And oh, how we love this game.
It’s not the touchdowns and tackles that make our hearts sing with joy and our lungs ache with love (although it certainly doesn’t hurt)…

It’s the players and men out on that field. It’s the knowing them, the loving them, the watching them accomplish tasks they never dreamed they could accomplish.

It’s seeing them forge bonds of brotherhood. Watching them face challenges with passion and confidence. Witnessing them relying on others as much as themselves. Embracing family. Understanding that family is strength and family is love and family is a powerful, moving force.It’s never easy. But it’s also always worth it.

Nobody moves mountain alone. Nobody wins at football or at life, alone. That takes commitment and common ground, and hard work, and family.

Over the next few weeks and for the rest of their lives, these players and coaches can accomplish great things because they know and understand the importance of family. Because they are members of the best family of all: the Canes Football Family.

Come on, Fam!! Let’s do this hard thing!!

OUR TOWN 💜💛

I’ve written before about our town. About the love I have for her. About her people and her spirit, her buildings and her backbone. About how I love her church bells chiming happily on Sunday mornings from my back porch and the home crowd cheering heartily on Friday nights from my perch in Weinman Stadium.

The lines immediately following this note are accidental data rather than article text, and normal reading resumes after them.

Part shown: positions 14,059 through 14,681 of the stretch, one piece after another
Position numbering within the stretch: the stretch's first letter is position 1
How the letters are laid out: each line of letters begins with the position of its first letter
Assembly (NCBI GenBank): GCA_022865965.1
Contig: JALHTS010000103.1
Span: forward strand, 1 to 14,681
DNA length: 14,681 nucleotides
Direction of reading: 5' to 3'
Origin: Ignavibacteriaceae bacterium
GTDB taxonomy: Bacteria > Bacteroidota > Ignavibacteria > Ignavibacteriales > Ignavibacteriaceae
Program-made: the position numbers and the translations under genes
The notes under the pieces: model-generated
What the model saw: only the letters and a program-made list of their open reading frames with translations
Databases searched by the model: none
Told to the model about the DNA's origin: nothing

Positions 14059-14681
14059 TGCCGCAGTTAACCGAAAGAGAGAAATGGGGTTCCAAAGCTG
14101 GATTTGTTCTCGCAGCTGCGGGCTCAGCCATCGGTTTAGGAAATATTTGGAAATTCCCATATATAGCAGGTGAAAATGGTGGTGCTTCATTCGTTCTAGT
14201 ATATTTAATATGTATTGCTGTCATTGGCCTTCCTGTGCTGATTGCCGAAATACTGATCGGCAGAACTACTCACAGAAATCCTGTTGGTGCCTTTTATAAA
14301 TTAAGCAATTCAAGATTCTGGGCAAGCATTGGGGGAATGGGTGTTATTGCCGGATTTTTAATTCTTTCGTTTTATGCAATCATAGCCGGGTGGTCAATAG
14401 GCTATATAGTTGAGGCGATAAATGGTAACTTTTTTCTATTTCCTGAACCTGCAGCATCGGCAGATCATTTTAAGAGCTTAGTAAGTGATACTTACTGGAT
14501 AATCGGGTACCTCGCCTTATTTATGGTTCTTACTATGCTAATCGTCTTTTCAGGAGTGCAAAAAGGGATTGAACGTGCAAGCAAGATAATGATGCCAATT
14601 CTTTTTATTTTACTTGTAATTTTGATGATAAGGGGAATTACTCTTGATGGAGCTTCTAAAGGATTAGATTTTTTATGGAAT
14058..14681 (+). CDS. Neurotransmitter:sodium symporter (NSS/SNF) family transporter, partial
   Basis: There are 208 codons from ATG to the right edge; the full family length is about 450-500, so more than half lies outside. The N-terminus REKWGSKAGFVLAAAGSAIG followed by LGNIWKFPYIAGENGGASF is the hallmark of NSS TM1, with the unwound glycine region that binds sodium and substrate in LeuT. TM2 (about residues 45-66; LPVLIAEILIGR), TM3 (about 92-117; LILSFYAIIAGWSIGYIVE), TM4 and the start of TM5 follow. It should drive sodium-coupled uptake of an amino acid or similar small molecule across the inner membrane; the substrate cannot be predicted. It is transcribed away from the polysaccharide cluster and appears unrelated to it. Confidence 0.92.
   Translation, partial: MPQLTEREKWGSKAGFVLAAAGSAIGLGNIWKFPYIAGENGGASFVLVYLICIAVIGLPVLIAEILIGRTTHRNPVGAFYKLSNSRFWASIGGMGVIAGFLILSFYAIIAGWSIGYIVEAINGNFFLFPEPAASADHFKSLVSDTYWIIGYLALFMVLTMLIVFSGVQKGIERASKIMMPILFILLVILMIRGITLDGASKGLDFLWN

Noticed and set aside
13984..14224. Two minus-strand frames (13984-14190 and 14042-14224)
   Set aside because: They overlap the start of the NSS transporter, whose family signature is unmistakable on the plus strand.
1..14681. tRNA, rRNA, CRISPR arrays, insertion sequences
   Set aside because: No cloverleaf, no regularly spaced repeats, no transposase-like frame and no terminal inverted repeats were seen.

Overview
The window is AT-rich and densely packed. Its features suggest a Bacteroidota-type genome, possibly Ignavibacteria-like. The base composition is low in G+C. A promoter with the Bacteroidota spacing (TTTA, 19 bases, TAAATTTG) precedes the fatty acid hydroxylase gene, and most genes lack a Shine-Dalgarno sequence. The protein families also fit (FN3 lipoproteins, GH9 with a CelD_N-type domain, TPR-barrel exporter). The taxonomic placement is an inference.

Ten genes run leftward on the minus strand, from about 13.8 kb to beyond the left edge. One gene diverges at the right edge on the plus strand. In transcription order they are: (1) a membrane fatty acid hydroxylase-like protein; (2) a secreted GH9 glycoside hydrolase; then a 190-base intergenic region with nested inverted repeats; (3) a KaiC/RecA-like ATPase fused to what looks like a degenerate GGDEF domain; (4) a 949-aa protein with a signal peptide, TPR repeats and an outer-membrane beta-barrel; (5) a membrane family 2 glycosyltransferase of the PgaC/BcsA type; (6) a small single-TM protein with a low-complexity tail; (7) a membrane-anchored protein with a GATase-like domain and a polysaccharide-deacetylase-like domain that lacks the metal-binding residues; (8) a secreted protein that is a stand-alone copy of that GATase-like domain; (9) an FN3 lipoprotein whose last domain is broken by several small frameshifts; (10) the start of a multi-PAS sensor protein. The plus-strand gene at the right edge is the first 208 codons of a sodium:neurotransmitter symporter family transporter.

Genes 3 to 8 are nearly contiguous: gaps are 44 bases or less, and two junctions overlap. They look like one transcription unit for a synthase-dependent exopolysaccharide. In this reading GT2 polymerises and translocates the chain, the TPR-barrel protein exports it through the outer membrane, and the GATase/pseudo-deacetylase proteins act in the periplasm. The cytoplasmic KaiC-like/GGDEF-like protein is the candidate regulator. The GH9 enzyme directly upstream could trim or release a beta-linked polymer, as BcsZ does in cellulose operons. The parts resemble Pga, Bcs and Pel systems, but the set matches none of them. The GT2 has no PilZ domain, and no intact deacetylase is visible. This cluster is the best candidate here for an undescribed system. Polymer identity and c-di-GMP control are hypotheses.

Cartersville is not just a great hometown, she’s the best hometown.

And even though she doesn’t have to prove herself as such, week in and week out, she does it anyway. She rises to the top, like cream… like Cane Sugar. Is that even a thing? Well, I say it is because the heart and soul of C’ville rose to the occasion this past week for those of our community in need.

It all began on Sunday night, when announcements were posted in emails and voicemails and on social media: a food drive was underway. And yes, while this happens every year once the leaves and temps start turning in our town, this time, we truly showed out.

This time, Sam Jones Methodist Church’s “It’s Scary to be Hungry” annual campaign, in conjunction with Pritchard Injury Firm and the city schools, collected over 6000 cans in just five days. The fifth day culminated in “Blackout Hunger Day” and the Blackout Game on Friday Night under the lights in Weinman Stadium.

Our schools and our community and our CANES delivered — proving once again that Cartersville is not just a great town it’s the BEST town.

It’s our town — and good gracious, does our town know how to be the BEST!
(Photo cred: Sports Furnace Athletics DrRuss21)